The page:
Organizations that have past innovation experiences in one area or type also tend to innovate in others. Premkumar and Ramamurthy (1995) posit that previous agency experience with information technology is a major determinant of adoption of new technologies. Norris (1999) states that a history of innovativeness leads to a positive organizational climate and facilitates adoption of technologies by local governments. An important aspect of organizational compatibility is the congruency of information sharing with the current needs and objectives of the agency.
It is also said that the desire to cooperate is strongly related to the existence of a clear technological imperative or a functional necessity. Innovation research suggests that unless a real internal need exists, an organization would be unlikely to adopt a new innovation. information sharing between state and local government agencies might require the participation of different stakeholders that have different needs, goals, and priorities. These objectives sometimes may not match or can even conflict.
Therefore, the compatibility of the interagency information system with the self-interests of the stakeholders is an important factor in the success of these systems. Landsbergen and Wolken (2001) support this claim by stating that it is necessary to make all the agencies involved equal parties to the information sharing arrangements. They further imply that information sharing among government agencies can only be accomplished when it is perceived to be in those agencies’ own self-interests.
Compatibility emerged as a frequently cited factor influencing local agency participation in this initiative. One of the dimensions of organizational compatibility has to do with the compatibility of information sharing with the current agency needs and objectives. It was found that non-participant agencies did not really perceive an internal need for participating in this initiative. Another related dimension of organizational compatibility refers to the compatibility of information sharing with the existing operations of the agency.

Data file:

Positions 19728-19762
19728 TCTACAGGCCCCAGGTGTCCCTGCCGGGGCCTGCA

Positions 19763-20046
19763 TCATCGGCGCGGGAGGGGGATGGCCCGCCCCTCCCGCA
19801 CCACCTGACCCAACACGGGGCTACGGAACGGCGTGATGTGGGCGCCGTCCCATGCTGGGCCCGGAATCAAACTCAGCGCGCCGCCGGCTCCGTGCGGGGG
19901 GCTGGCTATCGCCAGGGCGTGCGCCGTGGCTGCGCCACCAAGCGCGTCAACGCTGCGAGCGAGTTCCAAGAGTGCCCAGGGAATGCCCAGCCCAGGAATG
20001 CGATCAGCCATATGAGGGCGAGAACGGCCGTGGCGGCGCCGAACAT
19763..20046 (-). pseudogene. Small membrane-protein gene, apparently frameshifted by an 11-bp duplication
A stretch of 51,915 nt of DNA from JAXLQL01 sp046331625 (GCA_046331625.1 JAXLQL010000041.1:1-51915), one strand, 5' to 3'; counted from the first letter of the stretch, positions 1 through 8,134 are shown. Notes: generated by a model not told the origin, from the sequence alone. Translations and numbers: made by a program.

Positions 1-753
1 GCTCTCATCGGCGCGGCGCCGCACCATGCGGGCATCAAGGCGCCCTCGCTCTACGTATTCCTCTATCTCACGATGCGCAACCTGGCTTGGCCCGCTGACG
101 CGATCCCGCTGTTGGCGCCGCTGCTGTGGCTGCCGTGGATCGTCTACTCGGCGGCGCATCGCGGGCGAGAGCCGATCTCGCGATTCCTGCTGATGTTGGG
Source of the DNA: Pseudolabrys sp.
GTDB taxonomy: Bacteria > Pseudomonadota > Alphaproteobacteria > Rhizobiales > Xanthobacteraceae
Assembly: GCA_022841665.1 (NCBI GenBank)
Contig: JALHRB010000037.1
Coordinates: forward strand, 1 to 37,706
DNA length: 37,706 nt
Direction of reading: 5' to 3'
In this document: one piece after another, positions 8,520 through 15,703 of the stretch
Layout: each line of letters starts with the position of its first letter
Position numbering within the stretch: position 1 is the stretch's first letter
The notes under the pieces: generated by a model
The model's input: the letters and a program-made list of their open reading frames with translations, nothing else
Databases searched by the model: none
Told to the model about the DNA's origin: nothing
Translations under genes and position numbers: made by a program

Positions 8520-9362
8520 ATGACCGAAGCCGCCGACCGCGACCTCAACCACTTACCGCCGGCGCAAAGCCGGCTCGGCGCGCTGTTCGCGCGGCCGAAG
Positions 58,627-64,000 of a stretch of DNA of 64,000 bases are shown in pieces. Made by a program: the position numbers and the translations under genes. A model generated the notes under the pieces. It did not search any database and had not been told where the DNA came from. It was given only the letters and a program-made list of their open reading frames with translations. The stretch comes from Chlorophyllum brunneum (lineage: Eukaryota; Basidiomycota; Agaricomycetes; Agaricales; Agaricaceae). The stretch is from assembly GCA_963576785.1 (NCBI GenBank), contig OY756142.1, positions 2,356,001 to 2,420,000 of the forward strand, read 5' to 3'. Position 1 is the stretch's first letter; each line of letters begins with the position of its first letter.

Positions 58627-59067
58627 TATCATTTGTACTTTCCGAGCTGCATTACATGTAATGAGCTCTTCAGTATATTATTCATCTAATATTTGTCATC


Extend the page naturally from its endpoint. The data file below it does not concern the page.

Non-participant agencies were satisfied with their existing systems and/or the existing way of crash report submission to the state and they felt that participation in this initiative would require changes in the existing operating practices and tasks and introduce new ways of doing things for the employees and, thus, cause extra burden on the agency in terms of financial, technological and human resources. Another related dimension of organizational compatibility refers to the compatibility of information sharing with the existing operations of the agency.
Non-participant agencies were satisfied with their existing systems and/or the existing way of crash report submission to the state and they felt that participation in this initiative would require changes in the existing operating practices and tasks and introduce new ways of doing things for the employees and, thus, cause extra burden on the agency in terms of financial, technological and human resources. Moreover, it was found that some agencies didn’t even feel the need to collect crash related data.
In terms of technological compatibility, participant agencies mentioned that they didn’t have any problems in integrating/interfacing the system with their existing applications. However, integration of technologies was still an important issue of concern for both local and state agencies. Even though there were several agencies ally collecting crash data, they were all on different systems, which made sharing difficult.
Complexity Complexity refers to the degree to which participation in information sharing with state agencies is perceived as a relatively difficult process. Two levels of complexity can be identified. First, information sharing may contain complex ideas. Second, the implementation of information sharing may be complex. Complexity of a technology is a major factor that affects the adoption decision.
Premkumar and Ramamurthy (1995) state that ease of use is an important indicator of public information systems success. Complex technologies require more skills and effort and therefore reduce the likelihood of the adoption of technology. Complexity was another factor that affected local agency participation in this initiative. It was found that compared to non-participating agencies, participating agencies perceived the system to be easier to use and user friendly.a